Owl-flies are rarely seen and even more rarely known for what they are – “some kind of strange dragonfly” would probably be the commonest response to seeing one. In one way it’s not far wrong, either, since they are aerial predators of smaller insects just as dragonflies are. Wikipedia says:
Adults … are most active at sunset and dawn and can often be collected around lights. During the day, such adults rest on stems and twigs with the body, legs, and antennae pressed to the stem. The abdomen in a few species is held up, projecting into the air, to look like a broken twig.
The first and last bits of that quote apply to the beautiful creature in my photo, which flew in through an open window a couple of nights ago to land on a light-shade. Looking twig-like isn’t great camouflage in that location but I guess it can’t know that.
The similarity to dragonflies is somewhat misleading; a result of convergent evolution, it signals their similar lifestyle but disguises the fact that they are not closely related. Here’s Wikipedia again:
They are neuropterans in the family Ascalaphidae; they are only distantly related to the true flies, and even more distant from the dragonflies and damselflies. They are diurnal or crepuscular predators of other flying insects, and are typically 5 cm (2.0 in) long.
Owlflies are readily distinguished from dragonflies because the latter have short bristle-like antennae. The closely related antlions (family Myrmeleontidae) have short, weakly clubbed antennae, smaller eyes, and very different wing venation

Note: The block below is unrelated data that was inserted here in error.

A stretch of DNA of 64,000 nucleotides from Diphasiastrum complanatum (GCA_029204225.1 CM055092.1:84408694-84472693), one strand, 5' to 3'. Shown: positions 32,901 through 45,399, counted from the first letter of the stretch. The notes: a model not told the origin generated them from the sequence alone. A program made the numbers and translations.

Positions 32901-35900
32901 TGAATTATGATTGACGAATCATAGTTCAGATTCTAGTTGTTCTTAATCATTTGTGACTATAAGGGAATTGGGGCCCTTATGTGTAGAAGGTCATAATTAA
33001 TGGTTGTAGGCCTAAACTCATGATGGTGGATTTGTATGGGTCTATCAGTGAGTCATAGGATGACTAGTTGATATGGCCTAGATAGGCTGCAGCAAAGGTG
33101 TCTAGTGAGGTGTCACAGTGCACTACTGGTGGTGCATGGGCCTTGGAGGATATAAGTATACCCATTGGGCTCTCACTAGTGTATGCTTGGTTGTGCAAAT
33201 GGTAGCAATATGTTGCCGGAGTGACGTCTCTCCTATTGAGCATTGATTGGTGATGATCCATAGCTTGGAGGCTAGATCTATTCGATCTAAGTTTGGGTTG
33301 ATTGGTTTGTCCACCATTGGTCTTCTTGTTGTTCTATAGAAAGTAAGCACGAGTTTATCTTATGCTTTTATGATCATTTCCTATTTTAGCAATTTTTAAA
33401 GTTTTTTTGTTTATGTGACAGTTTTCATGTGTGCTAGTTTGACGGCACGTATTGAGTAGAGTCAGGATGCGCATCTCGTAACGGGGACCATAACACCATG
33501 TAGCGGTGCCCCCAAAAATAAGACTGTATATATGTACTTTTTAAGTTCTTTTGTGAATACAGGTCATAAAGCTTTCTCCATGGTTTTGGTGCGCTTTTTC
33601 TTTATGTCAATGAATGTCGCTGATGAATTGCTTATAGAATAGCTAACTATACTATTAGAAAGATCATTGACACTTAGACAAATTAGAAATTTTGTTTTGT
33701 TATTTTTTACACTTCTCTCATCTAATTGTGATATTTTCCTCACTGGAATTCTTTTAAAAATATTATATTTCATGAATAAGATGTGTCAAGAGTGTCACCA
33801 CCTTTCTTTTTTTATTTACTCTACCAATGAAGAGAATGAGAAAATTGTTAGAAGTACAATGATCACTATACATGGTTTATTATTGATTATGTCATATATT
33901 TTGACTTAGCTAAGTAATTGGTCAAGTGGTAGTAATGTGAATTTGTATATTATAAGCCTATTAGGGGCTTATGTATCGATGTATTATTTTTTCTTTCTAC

The owlflies are most closely related to the antlions (Myrmeleontidae) and the prehistoric Babinskaiidae, and these three make up the most advanced group of Neuroptera.
The links in that quote are to my own photos of the other families (sometimes in posts like this one). Another family which is worth mentioning here is Robber-flies, true flies (Diptera) with, again, similar lifestyle and therefore similar appearance.
I haven’t been able to identify my visitor down to species level but I’m reasonably confident of its genus: Suhpalacsa. It may be the same species as this one, the only other owl-fly I have photographed in more than four years of snapping anything that came my way. I did say they are rarely seen, didn’t I?